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EDITORIAL

Anna's Taqueria in the Student Center

Few tasks could be simpler than selling food to college students. Were young, we like to eat, and we're a relatively captive, if picky, audience. The vicissitudes of Student Center food vending make it seem far harder than necessary.

With the closure of Arrow Street Crepes no more than two years after its opening, vendors may be nervous about taking its place come next fall. Indeed, the student center has been a bit of a graveyard for private businesses. Toscanini's, the Coffeehouse, and others have been the casualty of high rents and restrictive agreements with MIT that made their business unsustainable. Businesses offering more general options, like LaVerde's and Alpine Bagel, as opposed to novelty items like crepes and ice cream, have met with success. However, it is pleasant to have dining options available that are an alternative to the predictable staples. One vendor that could offer a relatively exotic counterpoint to other campus dining options while still serving a wide audience is Anna's Taqueria.

Arrow Street never made a profit since day one, and Director of Campus Dining Richard D. Berlin III mentioned that the company had less business than they expected. Even after changing hours and adding a breakfast menu, the business could still not get out of the red, but the thing Arrow Street failed to change was its prices. Its crepes, not the most hearty of entrees, are also quite expensive, and price-sensitive students ultimately haven't bought them.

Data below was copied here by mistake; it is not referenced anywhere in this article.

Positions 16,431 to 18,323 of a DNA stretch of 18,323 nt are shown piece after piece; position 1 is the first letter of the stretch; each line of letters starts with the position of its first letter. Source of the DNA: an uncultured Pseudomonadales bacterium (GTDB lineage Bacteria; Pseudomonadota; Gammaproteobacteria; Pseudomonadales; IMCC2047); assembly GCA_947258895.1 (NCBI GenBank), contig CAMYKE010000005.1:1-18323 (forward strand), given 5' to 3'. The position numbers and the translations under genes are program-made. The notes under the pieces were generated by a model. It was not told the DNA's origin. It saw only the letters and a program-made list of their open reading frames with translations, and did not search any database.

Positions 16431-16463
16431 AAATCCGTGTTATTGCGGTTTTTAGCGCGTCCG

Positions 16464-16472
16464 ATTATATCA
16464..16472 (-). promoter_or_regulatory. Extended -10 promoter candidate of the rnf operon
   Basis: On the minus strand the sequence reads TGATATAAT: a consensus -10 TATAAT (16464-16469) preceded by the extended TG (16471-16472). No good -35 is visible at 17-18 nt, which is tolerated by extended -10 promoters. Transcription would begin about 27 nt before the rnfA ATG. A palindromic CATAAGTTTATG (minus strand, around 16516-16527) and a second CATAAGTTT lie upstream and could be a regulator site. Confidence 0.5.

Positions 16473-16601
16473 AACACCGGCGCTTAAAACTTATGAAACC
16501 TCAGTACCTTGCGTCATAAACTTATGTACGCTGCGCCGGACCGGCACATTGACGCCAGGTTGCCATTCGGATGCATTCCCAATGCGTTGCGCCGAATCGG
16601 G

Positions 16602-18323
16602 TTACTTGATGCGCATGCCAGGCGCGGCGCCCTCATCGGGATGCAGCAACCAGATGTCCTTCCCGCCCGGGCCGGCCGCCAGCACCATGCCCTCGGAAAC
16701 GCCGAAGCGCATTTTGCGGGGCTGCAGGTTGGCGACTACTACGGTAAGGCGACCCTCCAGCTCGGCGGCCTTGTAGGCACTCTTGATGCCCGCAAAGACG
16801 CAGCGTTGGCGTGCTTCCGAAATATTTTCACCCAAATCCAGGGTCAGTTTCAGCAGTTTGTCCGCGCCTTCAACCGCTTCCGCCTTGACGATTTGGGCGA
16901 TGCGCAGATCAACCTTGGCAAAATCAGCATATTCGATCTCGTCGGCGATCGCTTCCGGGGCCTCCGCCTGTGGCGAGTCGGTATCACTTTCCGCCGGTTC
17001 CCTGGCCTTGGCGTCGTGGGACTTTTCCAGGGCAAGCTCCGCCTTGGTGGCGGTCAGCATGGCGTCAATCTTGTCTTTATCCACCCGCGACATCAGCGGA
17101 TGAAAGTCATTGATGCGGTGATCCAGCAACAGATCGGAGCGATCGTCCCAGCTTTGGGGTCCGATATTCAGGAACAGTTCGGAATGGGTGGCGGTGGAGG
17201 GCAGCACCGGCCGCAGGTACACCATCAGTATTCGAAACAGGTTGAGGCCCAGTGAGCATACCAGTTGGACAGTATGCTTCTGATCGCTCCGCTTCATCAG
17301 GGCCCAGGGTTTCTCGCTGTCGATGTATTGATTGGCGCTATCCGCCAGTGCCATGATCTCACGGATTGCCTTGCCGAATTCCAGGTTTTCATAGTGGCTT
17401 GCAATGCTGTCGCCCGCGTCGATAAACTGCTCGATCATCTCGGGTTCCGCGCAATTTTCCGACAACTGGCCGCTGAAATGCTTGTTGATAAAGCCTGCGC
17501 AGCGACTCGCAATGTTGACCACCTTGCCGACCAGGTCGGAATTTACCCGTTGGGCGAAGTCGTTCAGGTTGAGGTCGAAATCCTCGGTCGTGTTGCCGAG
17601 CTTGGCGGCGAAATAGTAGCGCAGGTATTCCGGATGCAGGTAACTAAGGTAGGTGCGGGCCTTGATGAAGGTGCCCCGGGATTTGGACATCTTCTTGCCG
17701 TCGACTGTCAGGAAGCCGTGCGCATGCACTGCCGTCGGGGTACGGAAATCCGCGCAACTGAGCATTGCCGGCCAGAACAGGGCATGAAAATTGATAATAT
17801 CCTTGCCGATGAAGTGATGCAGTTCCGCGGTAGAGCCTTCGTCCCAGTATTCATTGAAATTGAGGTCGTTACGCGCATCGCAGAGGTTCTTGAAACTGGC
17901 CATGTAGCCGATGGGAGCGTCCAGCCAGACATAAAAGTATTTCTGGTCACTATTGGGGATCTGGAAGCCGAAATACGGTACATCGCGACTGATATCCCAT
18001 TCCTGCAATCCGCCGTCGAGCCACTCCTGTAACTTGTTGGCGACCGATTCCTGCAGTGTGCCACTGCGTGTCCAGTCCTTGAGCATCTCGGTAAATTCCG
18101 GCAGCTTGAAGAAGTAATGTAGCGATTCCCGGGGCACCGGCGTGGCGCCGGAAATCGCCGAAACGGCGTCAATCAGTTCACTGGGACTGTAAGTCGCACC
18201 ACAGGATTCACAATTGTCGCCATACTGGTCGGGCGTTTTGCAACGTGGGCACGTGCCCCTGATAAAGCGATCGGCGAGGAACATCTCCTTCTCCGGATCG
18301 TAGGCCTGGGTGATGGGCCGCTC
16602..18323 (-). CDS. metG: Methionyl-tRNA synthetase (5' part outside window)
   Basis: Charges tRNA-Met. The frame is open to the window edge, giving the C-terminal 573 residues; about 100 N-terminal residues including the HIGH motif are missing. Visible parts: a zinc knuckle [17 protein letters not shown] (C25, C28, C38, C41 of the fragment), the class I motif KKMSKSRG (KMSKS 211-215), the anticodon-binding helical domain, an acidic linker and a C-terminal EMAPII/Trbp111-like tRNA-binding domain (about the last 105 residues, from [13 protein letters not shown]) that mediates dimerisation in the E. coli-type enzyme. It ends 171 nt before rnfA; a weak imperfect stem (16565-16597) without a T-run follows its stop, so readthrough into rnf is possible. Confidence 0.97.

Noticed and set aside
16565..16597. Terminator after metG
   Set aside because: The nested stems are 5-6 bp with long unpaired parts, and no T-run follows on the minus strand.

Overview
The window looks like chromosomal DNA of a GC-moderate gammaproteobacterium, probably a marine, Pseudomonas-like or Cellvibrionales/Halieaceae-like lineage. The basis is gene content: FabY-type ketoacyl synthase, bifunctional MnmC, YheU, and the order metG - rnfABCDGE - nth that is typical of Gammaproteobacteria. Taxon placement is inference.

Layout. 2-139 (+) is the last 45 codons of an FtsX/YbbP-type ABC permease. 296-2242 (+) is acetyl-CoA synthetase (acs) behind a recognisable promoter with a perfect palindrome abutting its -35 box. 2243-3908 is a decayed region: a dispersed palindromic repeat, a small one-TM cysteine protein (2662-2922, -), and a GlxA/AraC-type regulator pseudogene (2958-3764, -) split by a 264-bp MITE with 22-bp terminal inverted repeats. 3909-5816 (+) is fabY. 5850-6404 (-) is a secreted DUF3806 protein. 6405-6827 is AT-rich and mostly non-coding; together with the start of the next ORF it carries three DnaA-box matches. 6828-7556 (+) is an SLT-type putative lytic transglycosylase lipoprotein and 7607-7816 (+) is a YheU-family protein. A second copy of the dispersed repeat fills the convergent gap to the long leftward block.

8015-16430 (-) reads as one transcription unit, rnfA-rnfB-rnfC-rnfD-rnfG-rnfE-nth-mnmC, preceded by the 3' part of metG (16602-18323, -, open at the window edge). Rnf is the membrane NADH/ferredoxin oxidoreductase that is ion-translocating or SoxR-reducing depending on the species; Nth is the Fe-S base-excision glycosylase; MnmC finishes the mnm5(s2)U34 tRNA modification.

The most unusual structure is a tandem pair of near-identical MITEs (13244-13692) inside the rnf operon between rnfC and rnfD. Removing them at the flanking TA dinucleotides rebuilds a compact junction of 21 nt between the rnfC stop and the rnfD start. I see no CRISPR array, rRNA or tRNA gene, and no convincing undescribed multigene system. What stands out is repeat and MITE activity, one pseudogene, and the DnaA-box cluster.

Anna's Taqueria, a savior for famished people with only a buck or two in their pocket, serves large portions of good food quickly and efficiently at low prices. It has become a very successful local chain, and we'd expect it to find similar success in our budget conscious community.

However, even given Anna's inexpensive and hearty food, MIT can still make the space unsurvivable. MIT took a good step forward by ending the Aramark monopoly on food in the Student Center, but it has yet to embrace full competition between the vendors. Accustomed to managing monopolies, MIT still maintains restrictively high rents, exclusive vending agreements and price controls. When full competition is in place, MIT does not need to guarantee prices because poor service and high prices are unsustainable. Those vendors least under administrative control -- the food trucks -- are also some of the most successful in providing cheap, reasonable meals.

Students should have another place to eat that doesn't charge unsustainable prices, and MIT administrators can play an important part in letting that happen. Annas Taqueria can provide a distinctive style of food in exactly the efficient and popular form required to attract hungry but still picky college students. Students can do their part by endorsing Anna's through MIT Dining's online survey at http://web.mit.edu/dining/feedback/surveys.html. We'd like to see this popular Boston restaurant hit our campus next fall.

This story was published on Tuesday, May 4, 2004.
Volume 124, Number 22
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